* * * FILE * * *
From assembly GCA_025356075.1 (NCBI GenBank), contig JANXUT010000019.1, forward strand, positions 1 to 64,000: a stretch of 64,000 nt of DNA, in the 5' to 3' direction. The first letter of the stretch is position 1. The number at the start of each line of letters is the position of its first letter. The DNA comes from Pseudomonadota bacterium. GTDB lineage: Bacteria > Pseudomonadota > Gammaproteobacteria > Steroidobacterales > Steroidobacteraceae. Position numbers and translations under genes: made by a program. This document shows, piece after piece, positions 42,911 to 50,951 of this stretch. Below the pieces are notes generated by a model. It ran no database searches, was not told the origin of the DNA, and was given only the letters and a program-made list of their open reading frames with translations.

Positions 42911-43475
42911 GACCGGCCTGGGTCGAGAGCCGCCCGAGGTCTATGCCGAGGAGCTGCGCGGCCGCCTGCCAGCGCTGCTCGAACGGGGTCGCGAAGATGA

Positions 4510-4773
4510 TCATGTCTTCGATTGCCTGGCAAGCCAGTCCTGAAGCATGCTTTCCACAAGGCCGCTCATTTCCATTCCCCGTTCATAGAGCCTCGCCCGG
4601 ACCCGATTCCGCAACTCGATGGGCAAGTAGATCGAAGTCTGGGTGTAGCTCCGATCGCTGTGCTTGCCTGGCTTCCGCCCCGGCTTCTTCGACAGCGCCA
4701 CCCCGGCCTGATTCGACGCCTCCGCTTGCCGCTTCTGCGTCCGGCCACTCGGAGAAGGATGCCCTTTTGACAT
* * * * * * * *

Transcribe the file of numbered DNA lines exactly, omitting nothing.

From assembly GCA_025356075.1 (NCBI GenBank), contig JANXUT010000019.1, forward strand, positions 1 to 64,000: a stretch of 64,000 nt of DNA, in the 5' to 3' direction. The first letter of the stretch is position 1. The number at the start of each line of letters is the position of its first letter. The DNA comes from Pseudomonadota bacterium. GTDB lineage: Bacteria > Pseudomonadota > Gammaproteobacteria > Steroidobacterales > Steroidobacteraceae. Position numbers and translations under genes: made by a program. This document shows, piece after piece, positions 42,911 to 50,951 of this stretch. Below the pieces are notes generated by a model. It ran no database searches, was not told the origin of the DNA, and was given only the letters and a program-made list of their open reading frames with translations.

Positions 42911-43475
42911 GACCGGCCTGGGTCGAGAGCCGCCCGAGGTCTATGCCGAGGAGCTGCGCGGCCGCCTGCCAGCGCTGCTCGAACGGGGTCGCGAAGATGA

Positions 4510-4773
4510 TCATGTCTTCGATTGCCTGGCAAGCCAGTCCTGAAGCATGCTTTCCACAAGGCCGCTCATTTCCATTCCCCGTTCATAGAGCCTCGCCCGG
4601 ACCCGATTCCGCAACTCGATGGGCAAGTAGATCGAAGTCTGGGTGTAGCTCCGATCGCTGTGCTTGCCTGGCTTCCGCCCCGGCTTCTTCGACAGCGCCA
4701 CCCCGGCCTGATTCGACGCCTCCGCTTGCCGCTTCTGCGTCCGGCCACTCGGAGAAGGATGCCCTTTTGACAT